Italian Political Science Review/Rivista Italiana di Scienza Politica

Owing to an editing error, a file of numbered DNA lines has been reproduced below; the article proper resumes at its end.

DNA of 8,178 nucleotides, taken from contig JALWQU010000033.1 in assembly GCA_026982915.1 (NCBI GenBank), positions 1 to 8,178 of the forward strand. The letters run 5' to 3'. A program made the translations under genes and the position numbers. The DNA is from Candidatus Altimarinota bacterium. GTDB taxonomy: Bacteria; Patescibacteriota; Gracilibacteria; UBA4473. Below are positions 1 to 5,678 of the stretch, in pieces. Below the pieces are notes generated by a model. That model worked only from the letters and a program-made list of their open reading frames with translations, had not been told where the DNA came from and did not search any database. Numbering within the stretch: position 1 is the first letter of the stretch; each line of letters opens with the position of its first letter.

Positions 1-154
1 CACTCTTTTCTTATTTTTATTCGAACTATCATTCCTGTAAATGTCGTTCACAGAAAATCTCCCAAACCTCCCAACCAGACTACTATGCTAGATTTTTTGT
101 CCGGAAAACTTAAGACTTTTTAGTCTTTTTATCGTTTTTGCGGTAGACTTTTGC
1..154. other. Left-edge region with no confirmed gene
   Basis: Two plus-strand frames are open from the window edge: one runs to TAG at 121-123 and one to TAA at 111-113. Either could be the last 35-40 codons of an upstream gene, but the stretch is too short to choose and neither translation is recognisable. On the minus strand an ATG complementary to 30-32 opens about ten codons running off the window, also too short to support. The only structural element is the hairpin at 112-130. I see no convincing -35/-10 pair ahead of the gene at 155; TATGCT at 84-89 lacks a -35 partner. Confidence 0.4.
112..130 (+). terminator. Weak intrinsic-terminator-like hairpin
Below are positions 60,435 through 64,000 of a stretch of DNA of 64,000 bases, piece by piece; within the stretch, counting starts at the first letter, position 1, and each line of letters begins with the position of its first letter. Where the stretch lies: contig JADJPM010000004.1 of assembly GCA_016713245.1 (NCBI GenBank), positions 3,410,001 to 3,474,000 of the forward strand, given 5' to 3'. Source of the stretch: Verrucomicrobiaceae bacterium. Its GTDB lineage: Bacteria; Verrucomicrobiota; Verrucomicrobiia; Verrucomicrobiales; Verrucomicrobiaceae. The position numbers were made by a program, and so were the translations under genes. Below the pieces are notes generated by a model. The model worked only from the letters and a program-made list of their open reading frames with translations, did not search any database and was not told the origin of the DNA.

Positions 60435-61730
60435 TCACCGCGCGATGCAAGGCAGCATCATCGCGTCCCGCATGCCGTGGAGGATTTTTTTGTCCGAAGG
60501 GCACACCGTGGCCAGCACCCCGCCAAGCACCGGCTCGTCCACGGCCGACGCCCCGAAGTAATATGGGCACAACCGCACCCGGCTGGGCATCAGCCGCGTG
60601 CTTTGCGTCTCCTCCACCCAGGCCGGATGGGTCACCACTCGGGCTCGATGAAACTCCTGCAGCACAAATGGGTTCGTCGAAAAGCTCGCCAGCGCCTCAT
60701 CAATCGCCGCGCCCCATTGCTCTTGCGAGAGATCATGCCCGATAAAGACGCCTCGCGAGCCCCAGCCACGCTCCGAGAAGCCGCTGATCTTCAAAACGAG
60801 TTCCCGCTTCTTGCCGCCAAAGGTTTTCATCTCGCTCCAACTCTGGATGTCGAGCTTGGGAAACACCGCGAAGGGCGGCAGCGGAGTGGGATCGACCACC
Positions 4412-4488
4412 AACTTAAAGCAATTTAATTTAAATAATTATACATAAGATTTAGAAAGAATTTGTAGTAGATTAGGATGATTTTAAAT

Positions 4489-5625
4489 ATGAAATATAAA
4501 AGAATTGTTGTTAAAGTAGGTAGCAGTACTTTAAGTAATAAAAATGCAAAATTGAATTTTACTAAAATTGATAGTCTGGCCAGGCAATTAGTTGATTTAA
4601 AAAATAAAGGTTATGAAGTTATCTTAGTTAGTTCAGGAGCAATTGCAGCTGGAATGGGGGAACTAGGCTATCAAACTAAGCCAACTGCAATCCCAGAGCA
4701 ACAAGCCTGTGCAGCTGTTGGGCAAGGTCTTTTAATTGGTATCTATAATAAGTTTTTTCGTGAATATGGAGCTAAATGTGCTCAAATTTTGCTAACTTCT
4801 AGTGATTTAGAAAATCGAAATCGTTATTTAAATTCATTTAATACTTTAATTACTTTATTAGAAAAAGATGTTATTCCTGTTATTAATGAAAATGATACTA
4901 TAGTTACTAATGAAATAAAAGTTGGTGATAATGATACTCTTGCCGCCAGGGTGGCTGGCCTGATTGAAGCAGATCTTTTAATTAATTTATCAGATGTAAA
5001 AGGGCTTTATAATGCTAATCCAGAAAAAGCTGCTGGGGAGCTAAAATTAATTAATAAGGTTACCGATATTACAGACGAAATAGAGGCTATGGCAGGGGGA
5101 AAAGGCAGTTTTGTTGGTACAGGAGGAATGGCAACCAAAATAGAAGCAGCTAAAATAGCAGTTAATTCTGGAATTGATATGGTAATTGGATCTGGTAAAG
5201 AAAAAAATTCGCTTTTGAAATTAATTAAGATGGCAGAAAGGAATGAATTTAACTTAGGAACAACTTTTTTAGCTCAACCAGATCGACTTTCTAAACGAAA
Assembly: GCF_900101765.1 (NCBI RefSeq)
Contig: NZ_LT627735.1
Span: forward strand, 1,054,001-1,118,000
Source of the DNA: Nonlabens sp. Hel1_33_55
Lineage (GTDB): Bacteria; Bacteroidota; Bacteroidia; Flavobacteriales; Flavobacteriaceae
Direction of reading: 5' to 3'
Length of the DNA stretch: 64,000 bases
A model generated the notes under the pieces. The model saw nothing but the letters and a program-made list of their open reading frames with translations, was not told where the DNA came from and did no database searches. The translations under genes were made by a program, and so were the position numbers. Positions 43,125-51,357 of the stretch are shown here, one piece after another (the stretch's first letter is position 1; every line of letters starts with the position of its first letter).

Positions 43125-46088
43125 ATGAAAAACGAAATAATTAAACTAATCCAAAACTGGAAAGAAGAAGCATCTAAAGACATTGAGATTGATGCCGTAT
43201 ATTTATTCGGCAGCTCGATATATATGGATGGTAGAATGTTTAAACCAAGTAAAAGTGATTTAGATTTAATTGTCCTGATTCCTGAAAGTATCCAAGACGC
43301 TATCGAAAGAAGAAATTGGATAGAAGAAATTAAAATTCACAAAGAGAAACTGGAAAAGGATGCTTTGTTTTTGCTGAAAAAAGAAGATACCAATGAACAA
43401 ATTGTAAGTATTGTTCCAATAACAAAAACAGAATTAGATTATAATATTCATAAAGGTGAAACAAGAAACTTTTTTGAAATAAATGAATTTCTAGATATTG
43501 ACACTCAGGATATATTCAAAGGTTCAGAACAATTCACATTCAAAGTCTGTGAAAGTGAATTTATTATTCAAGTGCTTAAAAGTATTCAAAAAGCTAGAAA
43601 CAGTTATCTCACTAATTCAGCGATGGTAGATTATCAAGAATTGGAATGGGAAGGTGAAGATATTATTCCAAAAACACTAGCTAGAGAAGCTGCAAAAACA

The literature developed by scholars dealing with policy agendas suggests that it is more important to look at changes in governments’ priorities rather than in their ideology, and criticizes the partisan theory as inadequate. However, hypotheses based on conventional wisdom and normative theories, holding that the identity of the governing parties matters for the allocation of public expenditures, are still recurrent in the debate. And many empirical studies found mixed evidence on the importance of party ideology. Focussing on Italy (1948–2009), this article empirically tests whether shifts in governments’ ideology and policy priorities are related to public spending changes in four policy sectors. The results indicate that shifts in governments’ priorities are related with public spending changes in welfare and defence, while they are not relevant to explain changes in public order and education spending. Government ideology is relevant only when it comes to defence spending, but this influence can be hindered by veto players. We argue that these findings do not disprove the importance of partisan politics but warn us against relying too much on the distinction between left and right parties. At the same time, more research is needed to understand under which conditions partisan preferences translate into changing public policies.